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Dassault bullish on Rafale's long-term prospects

Production of the Dassault Rafale could continue well into the latter half of the next decade as the French manufacturer looks to add to the 110 aircraft already in its backlog.

It is already holding discussions with the Paris government about a fifth order tranche, designed to allow France to field an eventual 225-strong fleet of Rafales, says Dassault chief executive Eric Trappier.

Between them, the French air force and navy have so far received 148 aircraft, with deliveries of the remaining 32 now slowing to a trickle.

Dassault handed over six examples of the multirole fighter to its domestic customer last year and plans to deliver a solitary aircraft to the air force in 2017.

Three Rafales will follow in 2018, but then none in either 2019 or 2020, before deliveries restart in 2021.

However, output will not be significantly affected thanks to Dassault’s run of recent export sales successes for the type, netting a combined 84 orders from Egypt, India and Qatar.

Deliveries to Egypt have begun, with six handed over so far and a further eight to follow this year, with 10 remaining. Qatar will take its first of 24 Rafales in 2018, with India receiving its initial aircraft from a 36-unit order the following year.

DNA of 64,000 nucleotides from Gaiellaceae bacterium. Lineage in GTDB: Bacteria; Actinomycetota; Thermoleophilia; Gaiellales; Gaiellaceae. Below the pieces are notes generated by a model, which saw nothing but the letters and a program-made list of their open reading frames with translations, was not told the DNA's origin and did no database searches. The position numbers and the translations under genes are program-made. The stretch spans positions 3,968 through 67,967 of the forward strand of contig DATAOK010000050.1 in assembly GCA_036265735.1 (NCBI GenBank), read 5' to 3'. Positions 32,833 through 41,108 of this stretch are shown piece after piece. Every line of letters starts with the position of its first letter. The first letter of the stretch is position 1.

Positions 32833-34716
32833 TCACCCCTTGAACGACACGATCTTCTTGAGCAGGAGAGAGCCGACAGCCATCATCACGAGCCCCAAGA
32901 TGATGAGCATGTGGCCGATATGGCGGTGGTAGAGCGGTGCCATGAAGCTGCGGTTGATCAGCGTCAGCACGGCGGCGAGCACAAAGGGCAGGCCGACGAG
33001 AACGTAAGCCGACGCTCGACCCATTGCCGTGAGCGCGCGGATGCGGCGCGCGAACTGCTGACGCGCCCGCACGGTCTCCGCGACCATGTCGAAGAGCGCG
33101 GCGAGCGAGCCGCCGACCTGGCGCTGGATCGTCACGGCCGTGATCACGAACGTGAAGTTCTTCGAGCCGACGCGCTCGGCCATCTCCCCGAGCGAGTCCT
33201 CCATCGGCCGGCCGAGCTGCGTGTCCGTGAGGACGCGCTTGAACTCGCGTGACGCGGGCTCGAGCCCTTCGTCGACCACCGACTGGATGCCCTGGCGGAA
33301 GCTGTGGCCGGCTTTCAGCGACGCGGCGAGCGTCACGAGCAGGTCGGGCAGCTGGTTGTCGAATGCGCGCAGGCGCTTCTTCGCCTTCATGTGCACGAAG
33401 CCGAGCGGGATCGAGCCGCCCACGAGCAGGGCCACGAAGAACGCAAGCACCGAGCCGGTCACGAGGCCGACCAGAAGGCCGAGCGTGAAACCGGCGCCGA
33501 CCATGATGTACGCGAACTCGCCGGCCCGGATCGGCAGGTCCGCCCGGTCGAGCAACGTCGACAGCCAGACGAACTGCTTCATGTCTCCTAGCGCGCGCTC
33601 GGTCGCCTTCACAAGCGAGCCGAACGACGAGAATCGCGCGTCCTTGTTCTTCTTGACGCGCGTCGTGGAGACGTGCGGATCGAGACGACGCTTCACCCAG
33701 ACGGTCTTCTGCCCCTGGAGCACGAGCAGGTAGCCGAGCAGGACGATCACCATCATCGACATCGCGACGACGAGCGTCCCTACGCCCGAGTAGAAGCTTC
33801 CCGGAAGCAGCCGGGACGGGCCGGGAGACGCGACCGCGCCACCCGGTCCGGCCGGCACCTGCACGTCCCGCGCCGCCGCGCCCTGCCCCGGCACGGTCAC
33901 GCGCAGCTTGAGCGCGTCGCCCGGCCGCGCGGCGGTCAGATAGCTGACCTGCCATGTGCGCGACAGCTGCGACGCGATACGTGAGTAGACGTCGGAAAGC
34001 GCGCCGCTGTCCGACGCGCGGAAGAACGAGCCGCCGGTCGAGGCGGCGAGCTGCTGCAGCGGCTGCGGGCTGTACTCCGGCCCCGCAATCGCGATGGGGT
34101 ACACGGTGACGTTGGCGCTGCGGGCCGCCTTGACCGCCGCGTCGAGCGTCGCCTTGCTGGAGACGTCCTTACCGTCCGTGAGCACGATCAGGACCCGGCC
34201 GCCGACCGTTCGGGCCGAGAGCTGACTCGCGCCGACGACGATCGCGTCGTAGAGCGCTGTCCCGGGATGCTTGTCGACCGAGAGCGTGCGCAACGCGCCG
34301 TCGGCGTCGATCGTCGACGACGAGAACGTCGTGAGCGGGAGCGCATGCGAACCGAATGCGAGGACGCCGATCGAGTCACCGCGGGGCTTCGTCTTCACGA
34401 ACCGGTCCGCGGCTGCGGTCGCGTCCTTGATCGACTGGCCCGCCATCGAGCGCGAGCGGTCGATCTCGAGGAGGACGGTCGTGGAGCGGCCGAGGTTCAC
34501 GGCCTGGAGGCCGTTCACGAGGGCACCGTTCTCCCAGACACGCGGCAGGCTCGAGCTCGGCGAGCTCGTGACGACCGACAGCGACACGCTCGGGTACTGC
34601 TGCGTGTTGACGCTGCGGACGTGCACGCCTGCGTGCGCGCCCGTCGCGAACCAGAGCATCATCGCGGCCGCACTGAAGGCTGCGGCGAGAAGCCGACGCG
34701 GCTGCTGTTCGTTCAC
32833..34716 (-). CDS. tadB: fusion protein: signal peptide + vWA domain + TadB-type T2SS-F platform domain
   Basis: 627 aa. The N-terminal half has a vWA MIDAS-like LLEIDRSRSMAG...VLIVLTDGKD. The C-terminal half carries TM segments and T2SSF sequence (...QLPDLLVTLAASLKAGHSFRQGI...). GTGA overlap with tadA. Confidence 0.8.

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Trappier believes it can capture hundreds of additional sales, both from existing Rafale customers – India has already begun the process of acquiring 57 carrier-borne fighters for its navy – and operators of the Mirage 2000 who are looking to upgrade.

European nations with active fighter replacement programmes are another source of potential orders, he says, identifying Belgium, Finland and Switzerland as strong prospects, in the latter case as a replacement for its Boeing F/A-18C/Ds.

“Switzerland is going to change its position. After trying to buy a smaller aircraft [the Saab Gripen] they will buy the top of the range, which is the Rafale,” he says.

“I don’t see that the Swiss will return to the Gripen – the people voted against it, so it would be difficult for a defence minister to go back.”

Meanwhile, it is working with the French DGA procurement agency to define the specifications for the F4-standard Rafale, which would make its debut in the 2023-24 timeframe.

Enhancements are likely to include improved datalinks and communications systems, as well as new weapons configurations. The work will build on the F3R standard which will be fielded from 2018, and sees the integration of MBDA’s Meteor beyond-visual-range air-to-air missile.

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